The cyst reduction test under NSF/ANSI 53 is a very different test from both the particulate reduction and turbidity reduction tests. Live Cryptosporidium oocysts or microspheres must be reduced by 99.95 percent. This is a much higher reduction percentage than is required under either of the other two tests. The particles themselves are in a very specific size range—95 percent of microspheres are 3.00 µm ± 0.15 µm, and Cryptospo-ridium oocysts range in size from about 3 µm to about 7 µm, with most being about 5 µm. It is possible that filters could allow particles in the Class I size range or small particles contributing to turbidity to pass through, while retaining particles in this size range. Also, the analysis is very specific with no doubt as to the source of the contribution to the effluent—the only way for Cryptospo-ridium oocysts or microspheres to show up in the effluent is to go through the filters. For enumeration, Cryptospo-ridium oocysts are stained and counted under an epifluorescent microscope. The microspheres are fluorescent to begin with, so they are simply counted under the microscope. This epifluorescent microscopy is highly specific, with no possibility that particles shed from the filters themselves will be contributing to values detected in the effluents.
No predictive relationships
NSF has not been able to use any one of these tests to predict results for either of the others. Because of this lack of ability to predict, there is no potential to establish any of these tests as a surrogate for any of the others. They all have different measurement techniques. They all measure different sized particles. Contributions of the filter media to particulate matter in the effluent are addressed differently. Percent reduction requirements are different. Because of these and other differences, the tests do not measure the same characteristic of the filter. The Particulate Reduction Test measures only the ability of a filter to nominally remove particulate matter of a very narrow size range from the influent, when introduced as part of a broader distribution of sizes of particulates. The Turbidity Reduction Test measures the amount of light scattering resulting from the presence of particles in the water. All of the particles present in the effluent contribute to this scattering of light. Cyst reduction requires extremely high removal of a specific size particle that is larger than those measured in the Particulate Reduction, Class I Test, with a highly specific analysis focused only the particles of interest.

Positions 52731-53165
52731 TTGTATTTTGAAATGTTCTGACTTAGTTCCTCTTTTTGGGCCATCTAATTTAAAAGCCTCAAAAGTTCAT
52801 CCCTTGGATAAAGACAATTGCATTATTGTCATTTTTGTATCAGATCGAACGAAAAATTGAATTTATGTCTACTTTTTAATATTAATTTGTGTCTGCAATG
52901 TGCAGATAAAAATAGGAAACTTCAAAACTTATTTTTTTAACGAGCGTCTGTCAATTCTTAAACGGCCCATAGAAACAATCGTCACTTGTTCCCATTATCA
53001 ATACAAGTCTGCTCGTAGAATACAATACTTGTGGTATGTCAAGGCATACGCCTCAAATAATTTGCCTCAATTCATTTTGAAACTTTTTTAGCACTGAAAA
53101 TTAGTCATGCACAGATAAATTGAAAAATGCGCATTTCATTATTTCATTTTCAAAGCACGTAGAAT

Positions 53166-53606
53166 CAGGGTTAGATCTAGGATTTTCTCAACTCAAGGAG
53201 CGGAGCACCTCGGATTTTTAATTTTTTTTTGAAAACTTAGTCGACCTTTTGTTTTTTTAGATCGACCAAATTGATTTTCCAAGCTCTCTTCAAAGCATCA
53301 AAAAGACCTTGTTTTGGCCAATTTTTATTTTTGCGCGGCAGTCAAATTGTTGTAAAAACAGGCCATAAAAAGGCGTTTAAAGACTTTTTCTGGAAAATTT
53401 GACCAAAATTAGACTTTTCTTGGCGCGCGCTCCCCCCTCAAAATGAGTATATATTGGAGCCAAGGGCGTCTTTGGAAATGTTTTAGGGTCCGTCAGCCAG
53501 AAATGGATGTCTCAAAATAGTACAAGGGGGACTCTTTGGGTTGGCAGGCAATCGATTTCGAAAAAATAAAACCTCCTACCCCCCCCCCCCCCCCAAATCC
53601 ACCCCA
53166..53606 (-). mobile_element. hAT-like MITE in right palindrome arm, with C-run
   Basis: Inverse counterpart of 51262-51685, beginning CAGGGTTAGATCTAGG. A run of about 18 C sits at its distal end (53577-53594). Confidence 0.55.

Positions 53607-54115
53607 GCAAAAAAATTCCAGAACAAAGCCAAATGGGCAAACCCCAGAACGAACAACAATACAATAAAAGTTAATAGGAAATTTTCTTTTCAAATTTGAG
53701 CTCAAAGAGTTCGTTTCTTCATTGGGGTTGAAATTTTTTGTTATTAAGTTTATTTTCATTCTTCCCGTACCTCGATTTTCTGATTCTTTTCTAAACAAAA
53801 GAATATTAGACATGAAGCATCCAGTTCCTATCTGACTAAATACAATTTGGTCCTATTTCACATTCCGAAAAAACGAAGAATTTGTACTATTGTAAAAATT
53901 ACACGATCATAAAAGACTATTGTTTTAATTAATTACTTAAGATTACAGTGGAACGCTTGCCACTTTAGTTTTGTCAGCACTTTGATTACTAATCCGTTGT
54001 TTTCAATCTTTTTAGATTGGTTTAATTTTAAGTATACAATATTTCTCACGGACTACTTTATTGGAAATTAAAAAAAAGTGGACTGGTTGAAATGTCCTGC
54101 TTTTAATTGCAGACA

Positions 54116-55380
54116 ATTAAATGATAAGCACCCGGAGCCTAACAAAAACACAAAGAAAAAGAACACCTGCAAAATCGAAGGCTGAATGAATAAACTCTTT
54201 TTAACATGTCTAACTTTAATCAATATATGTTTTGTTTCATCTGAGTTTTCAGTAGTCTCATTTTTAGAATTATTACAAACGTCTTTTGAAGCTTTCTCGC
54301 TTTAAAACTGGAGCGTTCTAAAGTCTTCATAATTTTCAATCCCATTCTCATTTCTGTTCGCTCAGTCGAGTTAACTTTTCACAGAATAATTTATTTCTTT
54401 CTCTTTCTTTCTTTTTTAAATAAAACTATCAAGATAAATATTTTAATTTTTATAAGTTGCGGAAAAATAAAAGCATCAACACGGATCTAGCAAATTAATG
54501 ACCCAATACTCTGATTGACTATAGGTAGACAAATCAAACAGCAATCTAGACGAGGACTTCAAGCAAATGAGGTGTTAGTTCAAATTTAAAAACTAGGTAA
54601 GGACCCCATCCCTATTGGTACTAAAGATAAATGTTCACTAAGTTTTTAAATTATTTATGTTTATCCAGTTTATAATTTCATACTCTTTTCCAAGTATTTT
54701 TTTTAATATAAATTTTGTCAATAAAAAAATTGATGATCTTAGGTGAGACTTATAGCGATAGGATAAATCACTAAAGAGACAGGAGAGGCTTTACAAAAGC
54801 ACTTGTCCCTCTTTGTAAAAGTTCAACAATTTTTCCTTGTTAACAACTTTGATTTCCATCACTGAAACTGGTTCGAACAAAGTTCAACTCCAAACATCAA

These differences are part of the reason why there are three distinct and separate test protocols to make these three distinct contaminant reduction claims. Because different characteristics of the filter are being evaluated, and because of the lack of ability to predict results based on other tests, it is not possible to use any of these tests as a surrogate for the other two. Anyone who may have thought that successful particulate reduction, Class I and turbidity reduction test results were automatic based on successful cyst reduction testing should reconsider their logic and assess the other tests on their own merit.
About the author
Rick Andrew has been working with certification of residential drinking water products for NSF International for six years. He has been the Technical Manager of the Drinking Water Treatment Units Program for three years. His previous experience is in the area of analytical and environmental chemistry consulting. Andrew has a bachelor’s degree in chemistry and an MBA from the University of Michigan. He can be reached at 1-800-NSF-MARK or email: Andrew@nsf.org.